Let's now turn to the state of the Indian economy. The slowdown in GDP growth and lack of jobs and private investment (all realities) have been coloured by a political narrative that the economy in irrevocably damaged because of Modi's mismanagement of policies.

Some economists such as Sajjid Chinoy of JP Morgan or Vivek Dehejia of IDFC Institute made sober points about the transitory costs of demonetisation and GST and observed that there is no need to panic, and no time for complacency, these were largely ignored in favour of a raucous narrative, fuelled by BJP's own dissenters, that Indian economy has crashed and Modi is doing a bit of a Nero.

This narrative was picked up by Rahul in his campaign trail, where he savaged the prime minister's policies and demonised big businesses. Congress proclaimed that GST will be reviewed once Rahul becomes the prime minister.

It appears that the Bretton Woods institutions are more optimistic about Indian economy than Indian media or its politicians. The World Bank has given a ringing endorsement to prime minister's policies, suggesting that the slowdown is a 'blip' and growth will be back on track and more stable soon.

"The reform process has been significant. We think that certainly in the medium and long term, the growth will reflect the seriousness of Prime Minister Modi's government in making those reforms,” World Bank chief Jim Yong Kim told reporters in Washington, adding that "we've been very encouraged with the reforms that Modi has already taken. He knows that there are more to do."

Close on the heels, IMF chief Christine Lagarde on Saturday said that Indian economy is on a "very solid track". Speaking in Washington, she said, "We have slightly downgraded India, but believe that the country is for the medium and long-term on a growth track that is much more solid as a result of the structural reforms that have been conducted in the last couple of years."

The World Bank's opinion about Indian economy has been consistent. In May this year, it had said while releasing a report that "the fundamentals of the Indian economy remain strong, with robust economic growth, strong fiscal consolidation, low current account deficit, higher agricultural output, growing FDI, low inflation and higher wages in rural areas."

A Morgan Stanley report on India's digital future said: "The country’s drive toward digitization may put it on track to be the world's fastest-growing economy over the next decade."

While this was happening, we saw erroneous reports surface on other topics. A Global Hunger Index report prepared by the International Food Policy Research Institute revealed that India is still unable to feed many of its poor and the country is ranked amid the "serious" category. While that should have justifiably caused alarm, we found outrage over wrong interpretation of data, that India's ranking has slipped by 45 points, which soon gave rise to another political narrative.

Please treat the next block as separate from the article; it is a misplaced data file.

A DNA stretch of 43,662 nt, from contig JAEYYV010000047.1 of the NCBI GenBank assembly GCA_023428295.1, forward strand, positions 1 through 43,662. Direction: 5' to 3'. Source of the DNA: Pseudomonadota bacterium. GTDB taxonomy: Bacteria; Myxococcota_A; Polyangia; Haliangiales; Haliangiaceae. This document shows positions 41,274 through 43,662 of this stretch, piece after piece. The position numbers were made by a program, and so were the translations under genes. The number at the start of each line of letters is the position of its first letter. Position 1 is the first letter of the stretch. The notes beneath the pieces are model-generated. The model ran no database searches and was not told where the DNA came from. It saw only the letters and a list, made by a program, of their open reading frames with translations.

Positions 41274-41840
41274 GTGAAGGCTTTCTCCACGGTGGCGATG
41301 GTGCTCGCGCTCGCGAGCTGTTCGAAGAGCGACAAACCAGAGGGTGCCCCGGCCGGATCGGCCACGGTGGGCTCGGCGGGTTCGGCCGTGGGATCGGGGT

This prompted IFPRI to categorically state that "India's 2014 GHI rank of 55 and 2014 GHI score of 17.8, as published in the 2014 GHI report, are not comparable to the 2017 GHI rank of 100 and corresponding GHI score of 31.4. Concluding from this comparison that India slipped 45 places in the GHI ranking is not only erroneous but also a gross misrepresentation of facts."

Similarly, another row erupted over Dadri incident-accused youth "getting contractual jobs at NTPC." The Hindu carried a report that "15 of the youths accused of lynching Mohammad Akhlaq in Bishahra village of Dadri in September 2015 over suspicion of storing beef in his house have landed contractual jobs with NTPC Limited. Tejpal Nagar, the local BJP MLA, facilitated their recruitment in a meeting with senior NTPC officials on 9 October."

National Thermal Power Corporation has since dismissed the reports as "false and baseless." In a statement, it said, "NTPC Dadri management categorically denies the content of various media reports regarding contractual employment in NTPC Dadri to the accused of Akhlaq lynching case of Bisahda village, as such reports are false and baseless."

NTPC Dadri PRO Pankaj Saxena told NDTV "that his comments had been misinterpreted by the media."

In most of these cases, the debate veered to a political corner when its cause could have been better served if it stayed closer to facts. For instance, all political parties must be held accountable for the fact that seven decades into Independence, we rank a shameful 100 among 119 countries in hunger index when China, against whom we benchmark ourselves, has left us far behind. But due to the political nature of the debate, this was lost in the din.

Freedom of the press cannot be lightly worn. If media's credibility has taken a heavy beating, there are very good reasons for it.


Updated Date: Oct 16, 2017 18:14 PM